Whatever combination of energy sources the state opts for, the grid will need the ability to quickly adjust electricity production to meet demand throughout the day, called baseload in energy parlance.

The intermittent nature of wind and solar make those sources difficult to rely upon for baseload.

Demand for electricity typically peaks in the evening, as people arrive home from work and turn on lights, fire up home electronics, and prepare meals. Electricity production from renewables typically peaks during the day, when the sun is brightest.

Further adding to the challenge, electricity usage will increase dramatically in coming years as gasoline-powered cars and trucks are replaced by electric vehicles.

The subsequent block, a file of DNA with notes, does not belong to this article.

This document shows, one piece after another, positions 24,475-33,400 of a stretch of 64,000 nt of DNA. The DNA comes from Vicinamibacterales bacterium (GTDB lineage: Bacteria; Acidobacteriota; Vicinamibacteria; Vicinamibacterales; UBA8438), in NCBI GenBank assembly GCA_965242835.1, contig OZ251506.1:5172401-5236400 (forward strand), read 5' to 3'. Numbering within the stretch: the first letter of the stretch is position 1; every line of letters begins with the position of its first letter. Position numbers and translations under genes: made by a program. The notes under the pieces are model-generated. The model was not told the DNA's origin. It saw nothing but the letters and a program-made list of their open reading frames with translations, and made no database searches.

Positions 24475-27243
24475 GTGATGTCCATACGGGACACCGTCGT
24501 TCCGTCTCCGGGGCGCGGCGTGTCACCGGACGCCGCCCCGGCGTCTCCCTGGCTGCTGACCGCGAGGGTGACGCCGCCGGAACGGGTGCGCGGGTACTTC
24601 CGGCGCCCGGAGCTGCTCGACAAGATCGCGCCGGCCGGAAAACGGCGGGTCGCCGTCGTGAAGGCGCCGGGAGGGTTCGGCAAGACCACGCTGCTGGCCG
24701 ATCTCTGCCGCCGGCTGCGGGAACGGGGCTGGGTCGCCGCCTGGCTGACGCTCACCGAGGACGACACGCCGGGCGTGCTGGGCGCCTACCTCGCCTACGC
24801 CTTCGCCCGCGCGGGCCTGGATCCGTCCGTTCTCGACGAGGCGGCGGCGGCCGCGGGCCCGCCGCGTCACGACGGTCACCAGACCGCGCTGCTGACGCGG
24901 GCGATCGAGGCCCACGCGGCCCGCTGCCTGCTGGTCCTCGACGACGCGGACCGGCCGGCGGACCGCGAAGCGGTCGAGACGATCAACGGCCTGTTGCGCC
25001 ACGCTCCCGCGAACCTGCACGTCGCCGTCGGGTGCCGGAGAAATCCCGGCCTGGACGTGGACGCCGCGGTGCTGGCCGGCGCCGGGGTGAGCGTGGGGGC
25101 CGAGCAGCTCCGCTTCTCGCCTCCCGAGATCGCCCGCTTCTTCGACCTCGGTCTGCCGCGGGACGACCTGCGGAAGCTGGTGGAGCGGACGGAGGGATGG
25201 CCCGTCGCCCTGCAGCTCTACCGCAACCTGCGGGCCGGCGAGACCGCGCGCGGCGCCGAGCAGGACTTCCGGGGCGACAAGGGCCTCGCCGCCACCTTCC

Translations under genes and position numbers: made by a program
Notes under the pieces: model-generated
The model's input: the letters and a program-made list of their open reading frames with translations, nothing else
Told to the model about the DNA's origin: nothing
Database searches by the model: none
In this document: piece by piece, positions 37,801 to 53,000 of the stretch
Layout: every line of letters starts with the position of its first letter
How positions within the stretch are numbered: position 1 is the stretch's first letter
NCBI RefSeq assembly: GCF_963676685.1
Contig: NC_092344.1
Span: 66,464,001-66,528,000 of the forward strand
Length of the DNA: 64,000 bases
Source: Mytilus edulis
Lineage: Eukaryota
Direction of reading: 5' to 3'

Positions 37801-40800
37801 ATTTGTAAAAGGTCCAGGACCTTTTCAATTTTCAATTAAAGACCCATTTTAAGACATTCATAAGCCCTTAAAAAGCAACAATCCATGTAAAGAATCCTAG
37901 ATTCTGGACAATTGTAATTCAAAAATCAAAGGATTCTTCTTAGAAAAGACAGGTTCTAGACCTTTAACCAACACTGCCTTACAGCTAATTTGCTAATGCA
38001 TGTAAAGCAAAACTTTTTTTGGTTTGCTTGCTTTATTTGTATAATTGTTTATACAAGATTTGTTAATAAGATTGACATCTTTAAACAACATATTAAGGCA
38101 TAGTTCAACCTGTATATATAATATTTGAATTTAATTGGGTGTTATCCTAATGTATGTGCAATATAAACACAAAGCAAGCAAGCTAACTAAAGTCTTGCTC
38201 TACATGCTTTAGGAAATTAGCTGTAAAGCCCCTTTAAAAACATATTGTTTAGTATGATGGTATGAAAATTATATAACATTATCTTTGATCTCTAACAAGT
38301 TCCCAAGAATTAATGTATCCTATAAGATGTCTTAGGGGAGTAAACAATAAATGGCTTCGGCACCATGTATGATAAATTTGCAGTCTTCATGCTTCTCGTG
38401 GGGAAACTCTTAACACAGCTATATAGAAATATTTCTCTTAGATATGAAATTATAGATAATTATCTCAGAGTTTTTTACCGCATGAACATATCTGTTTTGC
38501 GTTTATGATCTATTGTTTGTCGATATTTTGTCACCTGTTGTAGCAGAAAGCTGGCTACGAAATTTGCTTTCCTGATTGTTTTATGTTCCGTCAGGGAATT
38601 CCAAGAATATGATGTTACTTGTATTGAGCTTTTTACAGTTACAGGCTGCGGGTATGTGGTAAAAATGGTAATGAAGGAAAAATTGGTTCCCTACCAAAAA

One popular idea for solving the baseload challenge is to develop large-scale battery storage facilities. This could allow excess, renewable-generated power produced during the day to be stored until peak demand in the evening.

However, that solution is still largely conceptual, presenting technical and financial hurdles.

Sarah Osgood, chair of the clean power committee and recently named Executive Director of the New York Climate Action Council, argued that although we do not have the answer, we cannot afford to delay the transition.

“Not all solutions are yet known and the transition requires innovative and holistic planning,” Osgood told committee members.

Solving the baseload challenge will be critical in determining whether or not New York, and the rest of the world, can successfully move to a zero-carbon future.